The placebo effect

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Forty patients with asthma, emphysema, or restrictive lung disease were given an inhaler that contained a nebulised saline placebo, but they were told that it contained allergens that would restrict their airways. It was a study conducted in the departments of psychiatry and medicine at the State University of New York.

Before long, 19 of the forty patients reacted with considerable constriction of their airways. Twelve of them, in fact, had an actual asthma attack.

They were then given a different inhaler and told it would relieve their symptoms. It did precisely that, yet it was also a saline placebo inhaler.

So the same placebo was able to either create or eliminate bronchospasm depending on what the patients believed it would do.

Similarly, the same placebo could induce or cancel pain, bring about or reduce nausea, or even act as a stimulant or a sedative, depending on what a person believed it was for.

Could an apple reduce pain? Chemically, perhaps not. But if someone believed it would then there’s a fair chance that they’d get at least some pain reduction.

How can this be so?

The placebo effect is the effect of belief or expectation on the brain or body. A placebo can be anything. It can be a tablet, injection, a food, an object, a device, a person, even a room. It can be facilitated by reassuring words: “This pill will do the trick. Don’t worry.” It can even be the context that something is given in. 

A location that has a warm feeling and was adorned with complex named drugs or potions and where sat a doctor with a kind, reassuring smile, would help more people than a cold room with blank walls and a doctor with their back to the patient as they typed on a computer.

But it would be wrong to conclude that it’s all just in the mind and leave it at that, as if a reduction in pain or other symptoms was purely imaginary. Research shows that belief causes biochemical changes in the brain and body. An apple would reduce pain for someone if they believed it would because their belief would produce the brain’s own painkillers. They’re called endogenous opioids.

It’s the endogenous opioids that reduce the pain, not the apple, and it’s the belief that produces the endogenous opioids. That’s why it doesn’t matter all that much whether a person believes an apple, a pill, a complex looking piece of equipment, a sound, a smell, a location, or a person will reduce their pain. Here, objects and people are merely things we attach our beliefs to.

This doesn’t, of course, mean that everything is just placebo. The vast majority of medicines have a very real effect. As a former organic chemist, I can say that with some confidence. I have spent countless hours constructing molecules and then demonstrating what happens when those molecules interact with other substances. 

In a basic sense, most schoolchildren will have observed an acid interacting with an alkali in a science lab to produce salt and water. Salt has a real taste that’s not all in the mind, although a belief could alter the intensity of it – making it appear more salty or less salty. Similarly, the interaction of ethanol (alcohol) with acetic acid (vinegar) produces a substance (known as an ester) whose smell we recognise as pear drops.

Taken a little further, interactions between several substances in a sequential manner, like adding Lego blocks together one-by-one, can produce medicines that reduce blood pressure, dissolve tumours, and do many more things. This is the field of science that I did my PhD in.

Generally speaking, it’s neither all about the drug or all placebo, but a bit of both. Sometimes it’s more of one and less of the other, and sometimes it’s more of the other and less of the one. But regardless, the context that something is offered in and the person’s beliefs about the thing have real effects.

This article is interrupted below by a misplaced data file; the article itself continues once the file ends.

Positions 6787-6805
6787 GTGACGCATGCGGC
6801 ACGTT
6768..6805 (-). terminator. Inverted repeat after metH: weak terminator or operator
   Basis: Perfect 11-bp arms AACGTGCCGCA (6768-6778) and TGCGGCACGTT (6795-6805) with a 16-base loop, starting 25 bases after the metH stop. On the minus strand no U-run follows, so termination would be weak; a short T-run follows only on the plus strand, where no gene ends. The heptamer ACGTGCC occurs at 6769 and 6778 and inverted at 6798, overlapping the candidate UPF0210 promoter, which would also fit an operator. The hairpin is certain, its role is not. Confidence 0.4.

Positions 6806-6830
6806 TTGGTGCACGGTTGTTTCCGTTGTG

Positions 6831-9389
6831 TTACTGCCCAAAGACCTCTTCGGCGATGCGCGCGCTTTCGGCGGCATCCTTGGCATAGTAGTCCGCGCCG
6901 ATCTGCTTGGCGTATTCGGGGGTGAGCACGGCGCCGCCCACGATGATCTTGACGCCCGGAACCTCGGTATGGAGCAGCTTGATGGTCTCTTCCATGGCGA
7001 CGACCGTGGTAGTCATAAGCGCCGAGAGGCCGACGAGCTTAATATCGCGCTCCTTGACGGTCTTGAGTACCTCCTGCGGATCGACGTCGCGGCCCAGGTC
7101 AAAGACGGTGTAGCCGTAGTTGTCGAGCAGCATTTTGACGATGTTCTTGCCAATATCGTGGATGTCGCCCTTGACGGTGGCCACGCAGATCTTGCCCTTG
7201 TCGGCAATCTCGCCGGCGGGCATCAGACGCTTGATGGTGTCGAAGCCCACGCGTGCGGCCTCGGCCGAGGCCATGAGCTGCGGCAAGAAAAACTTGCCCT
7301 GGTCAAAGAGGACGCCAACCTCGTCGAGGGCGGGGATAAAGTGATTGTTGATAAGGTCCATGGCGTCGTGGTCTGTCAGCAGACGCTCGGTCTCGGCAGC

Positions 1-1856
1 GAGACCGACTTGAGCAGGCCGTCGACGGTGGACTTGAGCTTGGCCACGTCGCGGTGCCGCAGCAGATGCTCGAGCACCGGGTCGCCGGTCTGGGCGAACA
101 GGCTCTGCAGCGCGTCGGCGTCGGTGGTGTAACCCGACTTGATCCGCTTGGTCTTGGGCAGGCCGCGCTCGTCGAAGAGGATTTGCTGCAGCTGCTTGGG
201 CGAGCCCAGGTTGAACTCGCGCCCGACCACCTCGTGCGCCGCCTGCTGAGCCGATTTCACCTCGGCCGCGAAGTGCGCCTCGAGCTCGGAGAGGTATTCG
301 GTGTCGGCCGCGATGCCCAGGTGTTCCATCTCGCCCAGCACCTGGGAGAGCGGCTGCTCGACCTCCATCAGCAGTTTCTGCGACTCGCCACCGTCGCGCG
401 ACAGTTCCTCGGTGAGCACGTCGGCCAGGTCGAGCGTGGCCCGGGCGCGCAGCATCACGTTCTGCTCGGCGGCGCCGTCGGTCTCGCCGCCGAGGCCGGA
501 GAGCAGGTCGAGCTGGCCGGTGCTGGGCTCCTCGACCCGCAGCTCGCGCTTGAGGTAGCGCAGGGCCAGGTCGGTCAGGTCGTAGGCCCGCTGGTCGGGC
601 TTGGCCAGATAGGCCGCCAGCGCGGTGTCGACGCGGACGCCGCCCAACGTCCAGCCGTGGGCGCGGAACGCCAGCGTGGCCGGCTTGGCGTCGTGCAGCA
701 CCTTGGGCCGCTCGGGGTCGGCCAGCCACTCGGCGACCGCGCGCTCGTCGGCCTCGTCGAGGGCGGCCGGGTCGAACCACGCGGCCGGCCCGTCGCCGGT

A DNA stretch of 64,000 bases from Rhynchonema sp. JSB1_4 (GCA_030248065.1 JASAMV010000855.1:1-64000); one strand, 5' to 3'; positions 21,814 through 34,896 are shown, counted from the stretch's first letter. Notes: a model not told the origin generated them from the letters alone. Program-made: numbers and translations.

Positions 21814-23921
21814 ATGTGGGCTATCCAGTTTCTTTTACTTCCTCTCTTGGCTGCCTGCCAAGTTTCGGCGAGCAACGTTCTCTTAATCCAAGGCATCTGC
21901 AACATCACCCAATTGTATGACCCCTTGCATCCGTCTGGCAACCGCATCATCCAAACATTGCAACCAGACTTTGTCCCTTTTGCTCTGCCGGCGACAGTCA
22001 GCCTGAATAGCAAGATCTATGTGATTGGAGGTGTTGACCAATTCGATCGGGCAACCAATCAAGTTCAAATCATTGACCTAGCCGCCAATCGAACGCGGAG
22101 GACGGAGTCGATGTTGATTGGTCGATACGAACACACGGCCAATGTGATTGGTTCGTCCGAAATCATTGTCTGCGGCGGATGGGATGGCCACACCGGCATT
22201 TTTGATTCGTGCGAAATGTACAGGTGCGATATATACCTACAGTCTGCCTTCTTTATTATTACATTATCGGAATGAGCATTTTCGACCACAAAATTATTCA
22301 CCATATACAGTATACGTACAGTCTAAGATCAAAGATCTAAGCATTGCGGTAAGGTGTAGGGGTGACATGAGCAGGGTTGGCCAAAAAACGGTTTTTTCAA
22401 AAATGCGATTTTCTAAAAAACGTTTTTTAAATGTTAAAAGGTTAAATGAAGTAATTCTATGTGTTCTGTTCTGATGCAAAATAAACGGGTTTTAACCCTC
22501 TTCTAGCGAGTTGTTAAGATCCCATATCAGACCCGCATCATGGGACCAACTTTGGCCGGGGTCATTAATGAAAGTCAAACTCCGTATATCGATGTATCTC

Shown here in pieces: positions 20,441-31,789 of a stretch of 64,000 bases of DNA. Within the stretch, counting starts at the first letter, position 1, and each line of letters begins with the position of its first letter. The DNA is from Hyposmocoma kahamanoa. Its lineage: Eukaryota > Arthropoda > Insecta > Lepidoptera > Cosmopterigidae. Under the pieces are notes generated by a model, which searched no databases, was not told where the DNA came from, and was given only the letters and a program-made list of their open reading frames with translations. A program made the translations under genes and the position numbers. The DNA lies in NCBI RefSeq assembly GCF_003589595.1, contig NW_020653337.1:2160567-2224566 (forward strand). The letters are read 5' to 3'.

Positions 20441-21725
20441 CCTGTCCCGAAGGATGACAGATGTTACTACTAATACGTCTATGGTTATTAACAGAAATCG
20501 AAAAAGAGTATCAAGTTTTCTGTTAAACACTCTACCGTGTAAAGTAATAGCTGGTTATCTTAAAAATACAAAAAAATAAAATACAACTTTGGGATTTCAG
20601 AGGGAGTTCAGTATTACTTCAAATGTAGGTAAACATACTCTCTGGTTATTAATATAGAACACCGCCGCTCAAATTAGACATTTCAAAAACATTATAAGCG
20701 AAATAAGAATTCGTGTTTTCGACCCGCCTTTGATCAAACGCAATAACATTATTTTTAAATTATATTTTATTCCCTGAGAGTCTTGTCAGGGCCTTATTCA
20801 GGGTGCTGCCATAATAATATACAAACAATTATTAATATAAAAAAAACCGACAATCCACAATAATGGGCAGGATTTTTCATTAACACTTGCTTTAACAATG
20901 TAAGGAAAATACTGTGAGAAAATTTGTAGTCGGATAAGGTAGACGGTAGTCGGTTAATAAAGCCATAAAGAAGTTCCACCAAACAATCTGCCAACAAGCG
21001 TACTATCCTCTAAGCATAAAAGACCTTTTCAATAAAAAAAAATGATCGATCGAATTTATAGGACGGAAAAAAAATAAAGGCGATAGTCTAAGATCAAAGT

The image below shows typical effects of no treatment, placebos, and treatment, which also contains a placebo effect.

(c) Dr David R Hamilton

Many conditions have a natural course, where the body will eventually heal by itself, usually when the immune system gets a hold on things. This is what the first column shows. A few decades ago, we used to believe that the placebo effect was just the natural course of things, but we now know that’s not the case. 

The second column shows that there is a real effect of belief. Hidden within it is the natural course of a condition, but the placebo effect itself adds something significant.

And the third column shows the effect of the treatment given, and within this effect is also the impact of the placebo and the natural course of things. We usually attribute getting better all to the drug, but the other effects always play a role. The size of the role varies from one condition to the next.

So most medicines have a built in placebo effect because it’s impossible to remove the effects of the person’s belief about what they’re taking. A body of researchers now believe that we should look to use this placebo effect in clinical practice, not try to eliminate it, as it will almost always be to the patients’ benefit.

Giving a person a positive perception of a treatment or outcome can really matter.


Any way of creating or altering a perception can cause a placebo effect. In a study at Keele University in the UK, 835 women with recurring headaches were given one of four types of tablet. 

One group received a well-known branded aspirin tablet while a second group received the same aspirin but it came in cheaper packaging and was labelled ‘analgesic’, typical of a mass market generic brand. A third group received a placebo, but it was made to look like the branded aspirin, and a fourth group received a placebo that was labelled ‘analgesic’.

It turned out that the perception of the branding made quite a difference. The branded aspirin worked better than the generic aspirin, but the branded placebo also worked better than then ‘generic’ placebo, even though they were both placebos. And the branded placebo was almost as good as the generic aspirin.

Branding mattered because of what it meant. A well-known brand confers the idea of quality, and this perception generated some endogenous opioids that gave the branded aspirin a little boost over the generic one.

Perception of the type of treatment matters too. In a US study of migraine treatments, placebo injections were found to be 50 percent better than placebo tablets, yet a European study found that placebo tablets were 10 percent better than placebo injections. There was no flaw in how the studies were carried out. It mostly just comes down to language and culture. In the UK, we speak of ‘popping pills’, but in the US, people place more faith in ‘getting a shot’. The studies show that it comes down to what we have most faith in.